Waneta Lake 11/7

Reports

Well I was hoping to get out and fish a bit this week, but yesterday’s heavy winds resulted in my taking the day off. I was hoping to hit Skaneateles Lake. My friend Chris was out there and said it was brutal, though some bass were hitting and lakers were biting on the points. My plan today was to fish Waneta. I’ve been talking to my very busy buddy Jarrod about fishing it this season but we haven’t had the chance yet. The weather today made it a good choice. I’d never caught a musky there and wanted to scout out the lake a bit more and hopefully catch a fish or two, before I fish it with Jarrod. Last night I called my buddy Terry to join me there this AM, but after seeing the large expanse of rain in the area, we decided to hold off until around 10 am and touch base. Things had cleared up a bit and despite my nagging cough, we decided to meet around 11:30 am and fish till close to dark.

Over the years, Terry has hooked a few muskies here before and landed at least one, both while bass fishing and musky fishing. He hadn’t been out here in over 10 years. I started patterning the lake for muskies on 10/20/2010 (hard to believe it had been that long ago!) and hadn’t been back since. So much for that effort. It’s tough around here – we have soooo much great fishing. I lived 35 miles away from Waneta/Lamoka and Cayuta Lake for close to 15 years and barely fished them!

I’m not the biggest musky fisherman. I get it. It’s a lot of grinding and some moments of incredible intensity and unforgettable experiences, but I tend to enjoy other types of fishing more. But I’m happy to guide Tigers on Otisco and I did invest in the gear. Anyways, back in 2010 I covered/learned about 50 to 60% of the lake and was looking forward to seeing the rest of it. I called DEC’s Region 8 and had a chance to talk to one of the biologists, who informed me that the lake’s musky population was doing well this year. So I was psyched to go. I’d also read about musky fishing and weather, and oftentimes I’d hear that the “nastier the weather the better the fishing” so I wanted to see for myself.

It felt good fishing with my buddy Terry and he mostly tossed bucktails while I worked plugs, spoons, huge tubes (Red-October baits!) bucktails and swimbaits. I brought 4 musky rods (one that Terry used) plus 2 spinning rods and a flipping stick. The spinning rods were set up to toss lighter baits. My heavy musky rod is so heavy, that casting a normal musky rod feels like going to an ultralight spinning rod afterwards.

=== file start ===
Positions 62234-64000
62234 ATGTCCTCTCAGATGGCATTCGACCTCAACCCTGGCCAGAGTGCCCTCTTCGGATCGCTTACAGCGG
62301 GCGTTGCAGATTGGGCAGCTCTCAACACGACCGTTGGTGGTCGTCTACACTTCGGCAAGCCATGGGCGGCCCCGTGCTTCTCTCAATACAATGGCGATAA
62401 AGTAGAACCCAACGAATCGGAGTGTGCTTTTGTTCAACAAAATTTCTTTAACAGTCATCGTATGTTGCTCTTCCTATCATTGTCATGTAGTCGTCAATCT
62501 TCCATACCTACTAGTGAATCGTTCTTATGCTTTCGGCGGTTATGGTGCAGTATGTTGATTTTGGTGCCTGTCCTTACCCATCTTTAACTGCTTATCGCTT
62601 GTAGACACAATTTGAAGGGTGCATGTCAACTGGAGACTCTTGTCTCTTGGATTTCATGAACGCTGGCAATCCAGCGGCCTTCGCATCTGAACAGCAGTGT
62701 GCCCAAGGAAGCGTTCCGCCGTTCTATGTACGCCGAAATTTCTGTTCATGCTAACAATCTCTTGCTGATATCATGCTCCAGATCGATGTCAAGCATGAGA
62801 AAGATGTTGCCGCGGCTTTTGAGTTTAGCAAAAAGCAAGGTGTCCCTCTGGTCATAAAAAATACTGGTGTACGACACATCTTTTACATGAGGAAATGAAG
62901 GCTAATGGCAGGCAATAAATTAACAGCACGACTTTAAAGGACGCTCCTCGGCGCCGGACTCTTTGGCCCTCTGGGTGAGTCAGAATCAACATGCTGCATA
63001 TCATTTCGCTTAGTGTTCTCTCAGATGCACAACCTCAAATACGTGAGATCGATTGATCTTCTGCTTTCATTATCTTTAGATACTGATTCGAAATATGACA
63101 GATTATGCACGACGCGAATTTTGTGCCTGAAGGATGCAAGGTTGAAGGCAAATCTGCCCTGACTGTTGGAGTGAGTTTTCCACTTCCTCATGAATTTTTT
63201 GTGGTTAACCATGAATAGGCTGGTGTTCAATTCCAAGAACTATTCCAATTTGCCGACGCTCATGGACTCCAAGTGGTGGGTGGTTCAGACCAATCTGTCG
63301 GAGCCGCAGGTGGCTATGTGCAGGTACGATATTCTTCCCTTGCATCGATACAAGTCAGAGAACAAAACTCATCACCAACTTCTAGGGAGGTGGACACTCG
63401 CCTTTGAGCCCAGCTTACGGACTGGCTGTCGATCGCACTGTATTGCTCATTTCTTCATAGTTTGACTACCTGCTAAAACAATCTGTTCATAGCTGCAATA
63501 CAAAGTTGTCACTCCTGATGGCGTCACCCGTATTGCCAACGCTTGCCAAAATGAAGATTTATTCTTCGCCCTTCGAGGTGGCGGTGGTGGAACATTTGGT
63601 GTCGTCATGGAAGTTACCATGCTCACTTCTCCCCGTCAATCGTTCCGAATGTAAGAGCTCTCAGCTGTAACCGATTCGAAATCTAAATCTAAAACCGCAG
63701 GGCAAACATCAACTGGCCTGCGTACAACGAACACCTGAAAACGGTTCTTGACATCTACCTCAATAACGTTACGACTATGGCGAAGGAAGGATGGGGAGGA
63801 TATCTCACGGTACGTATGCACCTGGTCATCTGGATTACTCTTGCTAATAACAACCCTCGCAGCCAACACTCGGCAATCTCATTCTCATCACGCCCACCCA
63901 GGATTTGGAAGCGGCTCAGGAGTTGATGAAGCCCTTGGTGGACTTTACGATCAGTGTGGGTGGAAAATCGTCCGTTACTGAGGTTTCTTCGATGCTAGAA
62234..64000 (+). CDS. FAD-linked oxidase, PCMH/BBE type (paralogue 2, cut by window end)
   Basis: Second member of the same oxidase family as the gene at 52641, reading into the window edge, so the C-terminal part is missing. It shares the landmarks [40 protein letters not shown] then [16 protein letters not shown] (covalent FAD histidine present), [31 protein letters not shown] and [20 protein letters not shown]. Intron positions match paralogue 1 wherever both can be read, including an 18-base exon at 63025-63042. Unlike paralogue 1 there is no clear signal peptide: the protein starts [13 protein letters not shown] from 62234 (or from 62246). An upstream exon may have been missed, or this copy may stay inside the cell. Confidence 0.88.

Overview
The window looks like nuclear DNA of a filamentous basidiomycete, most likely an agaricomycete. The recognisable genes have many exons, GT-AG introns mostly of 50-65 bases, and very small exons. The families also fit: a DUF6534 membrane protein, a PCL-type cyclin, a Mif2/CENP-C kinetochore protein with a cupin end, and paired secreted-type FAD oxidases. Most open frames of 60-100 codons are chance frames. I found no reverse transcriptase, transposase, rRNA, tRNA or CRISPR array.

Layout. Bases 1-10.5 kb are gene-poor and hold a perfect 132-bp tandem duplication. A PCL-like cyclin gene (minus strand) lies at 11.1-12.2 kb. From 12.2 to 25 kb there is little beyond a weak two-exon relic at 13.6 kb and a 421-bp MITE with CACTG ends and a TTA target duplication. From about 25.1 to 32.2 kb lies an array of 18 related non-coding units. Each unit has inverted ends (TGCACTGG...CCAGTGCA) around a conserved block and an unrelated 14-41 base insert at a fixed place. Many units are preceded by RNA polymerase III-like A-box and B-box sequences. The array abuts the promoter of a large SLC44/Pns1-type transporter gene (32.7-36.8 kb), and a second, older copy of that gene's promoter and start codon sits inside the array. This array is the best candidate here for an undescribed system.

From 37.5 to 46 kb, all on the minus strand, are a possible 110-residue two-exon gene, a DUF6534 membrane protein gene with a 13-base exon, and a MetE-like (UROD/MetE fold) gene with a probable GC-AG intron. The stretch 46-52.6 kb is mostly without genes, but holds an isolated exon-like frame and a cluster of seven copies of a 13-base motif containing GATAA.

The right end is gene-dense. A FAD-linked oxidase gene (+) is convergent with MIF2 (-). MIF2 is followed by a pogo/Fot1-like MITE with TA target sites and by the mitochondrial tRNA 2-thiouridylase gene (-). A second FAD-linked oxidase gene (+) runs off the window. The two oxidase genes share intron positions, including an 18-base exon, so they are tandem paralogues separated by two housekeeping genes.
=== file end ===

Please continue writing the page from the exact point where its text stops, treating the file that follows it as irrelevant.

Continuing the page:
We worked around the lake and never saw a fish. Not a bass, pickerel or anything apart from a carp that jumped. Eventually we found a great looking area. The degree to which this area was better than the rest of the lake was very noticeable. Terry had a fish swirl or surface for his bucktail. But no grabs. We could’ve ended the trip right then and I would have been happy just for finding this area.

It started getting darker and we both had to take off our polarized glasses and go to our regular specs. We fished another 1/2 hour and I said “let’s take a couple more casts then get going.” Terry took off his lure and started putting stuff away while I took one or two more casts with my spinning gear and a spoon. Then it happened – my lure got hammered hard! I said “got one!” I’m glad I’d retied my leader (14lb Fireline/20lb Berkely 100% Flouro/30lb. Tyger Wire) last night! The fish surged past the trolling motor and ripped out some line. Terry thought maybe I had a 30″ to 32″ fish. I knew better. It fought better than the decent mid-teens fish I’d hooked a few years ago on the St. Lawrence!

The fish surfaced and both of our jaws dropped, and had I not gone to the bathroom in the morning, my underwear might have needed changing! It was a MONSTER!!! The fish had mellowed out and was hanging near the boat. God how I wished we had a camera on it. I felt for sure it would get off. I don’t carry a monster sized musky net or cradle. I’m a casual musky angler and don’t expect to hook fish in the 30 to 40lb range! But here we were. Do I try grabbing the fish under the gill plate a la Al Lindner? Or do we see how much of it we can get in the net?

Terry did a great job with the net and it took all my strength to get the fish onboard. Thankfully the fish was calm and not hooked deeply at all. My only concern at this point was the safety of the fish. I held it horizontally for 2 quick photos and I got her back in the water ASAP. After a couple minutes she took off. I wish the photos came out better, but even after I saw the mediocre shots we got, I wasn’t going to stress the fish anymore by re-holding it. Next time I’ll get a cradle or giant musky net. How long was the fish? 50″+!!! Length to weight general guidelines suggest 39 to 40lbs. I don’t know for sure, but it was the biggest freshwater fish either of us had ever caught or seen and one that we’ll never forget! Just the length between its eyes was a sight! Am I a musky fanatic now? Not totally, though I do love them, but my next outing will likely be Skaneateles or maybe Canandaigua Lake. But what a fish! And hopefully we can hit Chautauqua Lake later this year for another one!